Immigration

Arizona Lawmakers: State will build a fence on the Arizona-Mexico border

November 24, 2011

“The idea came from state Senator Steve Smith, a Republican who says people from across the nation have donated about $255,000 to the project since the state in July launched a website that urges visitors to “show the world the resolve and the can-do spirit of the American people.” Smith estimates that the total supplies alone will cost $34 million, or about $426,000 a mile.”

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Report: Armed illegal immigrants ‘stalked’ U.S. Border Patrol agents

November 24, 2011

“A now-sealed federal grand jury indictment in the death of Border Patrol agent Brian A. Terry says the Mexican nationals were “patrolling” the rugged desert area of Peck Canyon at about 11:15 p.m. on Dec. 14 with the intent to “intentionally and forcibly assault” Border Patrol agents.

At least two of the Mexicans carried their assault rifles “at the ready position,” one of several details about the attack showing that Mexican smugglers are becoming more aggressive on the U.S. side of the border.”

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Illegal immigrants suspected in over 30 border fires during a five-year period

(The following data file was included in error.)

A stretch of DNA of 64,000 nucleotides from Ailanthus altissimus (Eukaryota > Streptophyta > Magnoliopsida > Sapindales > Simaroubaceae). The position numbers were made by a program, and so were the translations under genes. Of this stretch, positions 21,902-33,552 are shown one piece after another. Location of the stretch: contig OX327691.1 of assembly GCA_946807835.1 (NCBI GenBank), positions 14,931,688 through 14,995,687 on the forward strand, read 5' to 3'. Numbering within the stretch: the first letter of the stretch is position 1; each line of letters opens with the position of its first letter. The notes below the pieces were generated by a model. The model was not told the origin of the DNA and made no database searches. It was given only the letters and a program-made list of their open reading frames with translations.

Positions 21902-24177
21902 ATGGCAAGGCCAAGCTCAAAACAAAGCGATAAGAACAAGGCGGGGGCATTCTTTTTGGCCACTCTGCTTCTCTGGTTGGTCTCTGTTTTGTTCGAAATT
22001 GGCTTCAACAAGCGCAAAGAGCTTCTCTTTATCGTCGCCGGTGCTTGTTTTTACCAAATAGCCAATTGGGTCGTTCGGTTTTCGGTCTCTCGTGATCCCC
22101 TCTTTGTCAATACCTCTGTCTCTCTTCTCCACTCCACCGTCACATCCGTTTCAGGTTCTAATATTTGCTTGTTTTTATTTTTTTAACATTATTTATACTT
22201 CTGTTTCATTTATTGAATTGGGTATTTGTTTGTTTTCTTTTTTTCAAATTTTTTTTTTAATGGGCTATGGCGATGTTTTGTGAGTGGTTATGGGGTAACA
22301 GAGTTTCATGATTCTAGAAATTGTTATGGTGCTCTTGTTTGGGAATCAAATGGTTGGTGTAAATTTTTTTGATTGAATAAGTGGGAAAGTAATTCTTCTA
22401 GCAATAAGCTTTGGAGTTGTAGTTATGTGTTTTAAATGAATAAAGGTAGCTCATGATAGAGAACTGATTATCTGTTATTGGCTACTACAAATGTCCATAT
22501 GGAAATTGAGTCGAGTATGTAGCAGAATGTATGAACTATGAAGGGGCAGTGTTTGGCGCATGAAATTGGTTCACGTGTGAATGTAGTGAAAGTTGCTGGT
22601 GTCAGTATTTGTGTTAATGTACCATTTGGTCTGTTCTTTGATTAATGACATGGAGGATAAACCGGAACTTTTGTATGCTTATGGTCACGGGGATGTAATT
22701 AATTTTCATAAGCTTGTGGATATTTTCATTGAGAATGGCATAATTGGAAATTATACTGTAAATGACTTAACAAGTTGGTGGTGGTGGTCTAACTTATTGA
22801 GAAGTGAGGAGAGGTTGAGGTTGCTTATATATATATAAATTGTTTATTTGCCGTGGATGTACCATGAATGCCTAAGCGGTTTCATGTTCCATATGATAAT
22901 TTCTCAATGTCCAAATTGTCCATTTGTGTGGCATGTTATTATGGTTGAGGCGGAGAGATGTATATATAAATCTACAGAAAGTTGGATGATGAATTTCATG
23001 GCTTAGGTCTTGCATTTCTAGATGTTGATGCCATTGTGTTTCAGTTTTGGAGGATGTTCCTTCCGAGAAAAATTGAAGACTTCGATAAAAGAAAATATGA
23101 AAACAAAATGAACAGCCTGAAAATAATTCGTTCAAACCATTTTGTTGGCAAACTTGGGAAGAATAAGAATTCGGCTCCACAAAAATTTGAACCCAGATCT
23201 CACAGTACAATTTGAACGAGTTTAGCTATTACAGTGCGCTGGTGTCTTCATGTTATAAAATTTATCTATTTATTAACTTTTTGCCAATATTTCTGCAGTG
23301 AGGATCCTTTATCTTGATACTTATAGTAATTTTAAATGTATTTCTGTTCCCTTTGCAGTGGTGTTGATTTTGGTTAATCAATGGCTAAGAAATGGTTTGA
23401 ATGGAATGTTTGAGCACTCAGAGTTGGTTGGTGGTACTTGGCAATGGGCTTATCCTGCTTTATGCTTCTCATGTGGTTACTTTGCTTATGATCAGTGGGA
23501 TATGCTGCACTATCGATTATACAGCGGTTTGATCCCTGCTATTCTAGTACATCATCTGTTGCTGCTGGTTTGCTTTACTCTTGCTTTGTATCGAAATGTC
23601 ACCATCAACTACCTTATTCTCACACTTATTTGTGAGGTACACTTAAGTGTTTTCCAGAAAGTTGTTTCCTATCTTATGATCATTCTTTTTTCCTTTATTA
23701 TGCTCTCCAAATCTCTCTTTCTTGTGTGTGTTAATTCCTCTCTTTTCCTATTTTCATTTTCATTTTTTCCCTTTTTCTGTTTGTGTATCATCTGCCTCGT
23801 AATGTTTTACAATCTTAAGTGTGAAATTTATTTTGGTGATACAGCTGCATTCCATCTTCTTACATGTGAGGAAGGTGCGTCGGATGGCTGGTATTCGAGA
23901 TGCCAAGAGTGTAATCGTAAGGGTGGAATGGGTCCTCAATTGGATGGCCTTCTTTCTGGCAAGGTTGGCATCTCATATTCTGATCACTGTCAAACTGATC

November 24, 2011

“People entering the U.S. illegally from Mexico are believed responsible for more than one-third of human-ignited wildfires in Arizona over a five-year period, according to a government report that could stoke congressional debate over illegal immigration.”

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Department of Justice files lawsuit against state of Utah over the state’s immigration law on the grounds that it preempts Federal authority

November 23, 2011

“The U.S. Justice Department filed a lawsuit Tuesday challenging Utah’s immigration enforcement law, saying the law pre-empts federal authority. Justice officials said they did not expect the lawsuit to end continuing negotiations with state officials about immigration enforcement. The Utah law requires people to prove their citizenship if they are arrested on serious charges ranging from certain drug offenses to murder. It also gives the police discretion to check citizenship if charged with traffic infractions and other lesser offenses.”

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In the CNN National Security Debate, Gingrich calls for a ‘humane’ approach to illegal immigration

November 23, 2011

“The latest frontrunner in the Republican presidential race, Newt Gingrich, has gambled by advocating a “humane” approach to illegal immigration, one that risks alienating conservatives.

Gingrich, the former House Speaker, said he was conscious he was entering an area that was potentially dangerous for him. “I am prepared to take the heat for saying let’s be humane in enforcing the law,” he said on Tuesday night.”